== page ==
]. Additionally, genetic and non-genetic factors, including maternal and pregnancy-related factors, contribute to gut microbiota composition and the development of many conditions, including functional gastrointestinal disorders.
Lactobacillus (L.) reuteri
DSM 17938 was suggested as a possible treatment for constipation by increasing defecation frequency [9
]. However, more evidence is needed to clarify the relationship between L. reuteri
DSM 17938, constipation, and defecation frequency. Therefore, the aim of our study was to evaluate the efficacy of the probiotic L. reuteri
DSM 17938 and the laxative magnesium oxide (MgO) in children with chronic functional constipation. MgO is an osmotic laxative that has been used in Japan as a stool softener for decades [10
]. We also analyzed the relationship between the clinical symptoms and the intestinal microbiome before and after treatment.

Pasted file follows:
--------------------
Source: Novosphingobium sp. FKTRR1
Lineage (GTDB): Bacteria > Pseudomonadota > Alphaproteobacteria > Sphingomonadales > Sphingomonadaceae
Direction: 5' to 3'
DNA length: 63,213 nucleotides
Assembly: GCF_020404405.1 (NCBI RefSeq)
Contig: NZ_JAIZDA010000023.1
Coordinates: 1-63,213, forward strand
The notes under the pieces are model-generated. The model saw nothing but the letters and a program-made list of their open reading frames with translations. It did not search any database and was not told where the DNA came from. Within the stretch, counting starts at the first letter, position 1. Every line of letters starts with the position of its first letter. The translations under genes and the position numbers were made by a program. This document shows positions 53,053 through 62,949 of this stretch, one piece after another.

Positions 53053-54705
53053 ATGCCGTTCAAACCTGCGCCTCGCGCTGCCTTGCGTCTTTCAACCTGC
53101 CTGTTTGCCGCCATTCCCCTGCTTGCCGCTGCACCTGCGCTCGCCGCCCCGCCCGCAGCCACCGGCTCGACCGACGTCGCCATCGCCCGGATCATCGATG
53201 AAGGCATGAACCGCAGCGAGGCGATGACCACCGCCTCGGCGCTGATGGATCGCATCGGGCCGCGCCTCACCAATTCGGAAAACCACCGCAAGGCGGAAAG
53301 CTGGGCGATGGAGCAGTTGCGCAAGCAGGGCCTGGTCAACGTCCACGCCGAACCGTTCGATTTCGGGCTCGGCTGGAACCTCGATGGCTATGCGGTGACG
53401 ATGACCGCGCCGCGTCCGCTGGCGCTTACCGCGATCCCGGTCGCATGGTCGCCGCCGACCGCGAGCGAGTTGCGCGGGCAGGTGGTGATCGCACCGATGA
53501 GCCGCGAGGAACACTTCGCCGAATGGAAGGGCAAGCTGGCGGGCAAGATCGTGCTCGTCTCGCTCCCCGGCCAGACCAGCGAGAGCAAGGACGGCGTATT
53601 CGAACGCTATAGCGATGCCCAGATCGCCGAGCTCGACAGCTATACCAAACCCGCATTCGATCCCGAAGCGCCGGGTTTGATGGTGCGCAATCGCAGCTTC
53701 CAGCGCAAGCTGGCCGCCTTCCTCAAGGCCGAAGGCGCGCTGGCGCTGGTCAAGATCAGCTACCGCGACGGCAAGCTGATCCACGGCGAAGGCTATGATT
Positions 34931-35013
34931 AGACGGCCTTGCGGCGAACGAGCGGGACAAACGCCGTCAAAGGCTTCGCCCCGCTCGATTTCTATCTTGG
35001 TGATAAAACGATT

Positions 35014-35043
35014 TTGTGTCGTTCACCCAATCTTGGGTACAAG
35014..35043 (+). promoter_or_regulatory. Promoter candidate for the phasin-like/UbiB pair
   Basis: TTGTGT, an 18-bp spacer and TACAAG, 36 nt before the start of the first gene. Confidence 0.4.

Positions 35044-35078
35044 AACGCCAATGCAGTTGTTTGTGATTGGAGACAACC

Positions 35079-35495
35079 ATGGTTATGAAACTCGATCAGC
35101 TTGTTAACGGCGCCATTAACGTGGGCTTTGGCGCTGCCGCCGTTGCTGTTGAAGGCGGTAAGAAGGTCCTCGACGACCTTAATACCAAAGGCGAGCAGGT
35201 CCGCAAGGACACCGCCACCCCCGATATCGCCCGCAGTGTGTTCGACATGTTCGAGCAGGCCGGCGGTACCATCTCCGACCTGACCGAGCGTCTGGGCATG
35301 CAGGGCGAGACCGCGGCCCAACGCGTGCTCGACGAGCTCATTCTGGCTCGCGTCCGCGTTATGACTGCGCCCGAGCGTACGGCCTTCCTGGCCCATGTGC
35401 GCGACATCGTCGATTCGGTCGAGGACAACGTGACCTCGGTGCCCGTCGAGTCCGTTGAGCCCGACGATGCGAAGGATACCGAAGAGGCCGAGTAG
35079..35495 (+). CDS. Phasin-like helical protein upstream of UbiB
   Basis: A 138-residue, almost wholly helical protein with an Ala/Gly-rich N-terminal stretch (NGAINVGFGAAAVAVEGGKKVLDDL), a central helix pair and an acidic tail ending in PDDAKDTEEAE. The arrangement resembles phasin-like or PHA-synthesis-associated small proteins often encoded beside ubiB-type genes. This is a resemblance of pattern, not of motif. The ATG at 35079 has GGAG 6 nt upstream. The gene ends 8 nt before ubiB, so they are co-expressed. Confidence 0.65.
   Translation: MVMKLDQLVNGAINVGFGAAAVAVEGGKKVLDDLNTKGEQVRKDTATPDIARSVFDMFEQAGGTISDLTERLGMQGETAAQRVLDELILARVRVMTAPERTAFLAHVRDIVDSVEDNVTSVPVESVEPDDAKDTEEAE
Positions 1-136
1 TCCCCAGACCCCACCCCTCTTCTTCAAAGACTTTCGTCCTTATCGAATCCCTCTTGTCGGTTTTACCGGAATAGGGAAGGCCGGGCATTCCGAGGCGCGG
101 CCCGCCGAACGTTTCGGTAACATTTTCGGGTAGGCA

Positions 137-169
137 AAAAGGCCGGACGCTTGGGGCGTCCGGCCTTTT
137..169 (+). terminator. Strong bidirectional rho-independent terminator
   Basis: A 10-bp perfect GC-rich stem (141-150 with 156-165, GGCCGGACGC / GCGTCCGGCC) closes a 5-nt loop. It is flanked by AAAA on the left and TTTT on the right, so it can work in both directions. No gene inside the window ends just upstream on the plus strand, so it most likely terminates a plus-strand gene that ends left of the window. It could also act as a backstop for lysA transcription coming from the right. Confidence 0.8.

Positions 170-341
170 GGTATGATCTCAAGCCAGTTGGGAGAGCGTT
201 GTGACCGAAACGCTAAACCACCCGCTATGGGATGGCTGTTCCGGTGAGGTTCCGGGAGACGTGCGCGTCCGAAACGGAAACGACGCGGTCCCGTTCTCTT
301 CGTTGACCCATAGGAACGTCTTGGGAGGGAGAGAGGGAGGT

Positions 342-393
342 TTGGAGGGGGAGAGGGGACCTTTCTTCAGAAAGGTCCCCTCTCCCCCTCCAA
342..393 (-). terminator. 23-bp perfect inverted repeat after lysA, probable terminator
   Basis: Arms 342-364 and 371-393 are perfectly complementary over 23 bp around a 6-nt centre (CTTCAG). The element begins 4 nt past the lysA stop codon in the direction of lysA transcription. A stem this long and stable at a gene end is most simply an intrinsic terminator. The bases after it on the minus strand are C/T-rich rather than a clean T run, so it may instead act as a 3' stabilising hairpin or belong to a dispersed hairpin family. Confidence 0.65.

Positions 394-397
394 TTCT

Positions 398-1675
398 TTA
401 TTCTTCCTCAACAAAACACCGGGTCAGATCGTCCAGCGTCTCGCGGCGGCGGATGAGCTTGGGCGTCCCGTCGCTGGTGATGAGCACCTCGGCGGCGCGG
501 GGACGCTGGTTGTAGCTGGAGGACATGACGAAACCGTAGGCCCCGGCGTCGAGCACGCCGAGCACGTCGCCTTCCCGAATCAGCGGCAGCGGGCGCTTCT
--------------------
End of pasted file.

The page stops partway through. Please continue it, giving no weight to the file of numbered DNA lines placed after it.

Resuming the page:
A prospective, double-blind, placebo-controlled, randomized, and parallel-group trial was conducted between January and December 2017. Randomization was performed by a permuted block method. Participants, care givers, and physicians were blinded after the assignment. The study was approved by the ethics committee of Wakayama University of Medicine (approval number 1883). Written informed consent was obtained from all parents.
In order to be eligible, patients had to be more than six months old or under six years of age, with a diagnosis of functional constipation according to the Rome IV criteria (constipation for at least one month and including at least two of the following criteria: two or fewer defecations per week, a history of excessive stool retention, a history of painful or hard bowel movements, a history of large-diameter stools, presence of a large fecal mass in the rectum, and incontinence after the acquisition of toileting skills) [11
]. Children were collected from five pediatric outpatient clinics in Japan (clinic A: n
= 2; B: n
= 20; C: n
= 15; D: n
= 14; E: n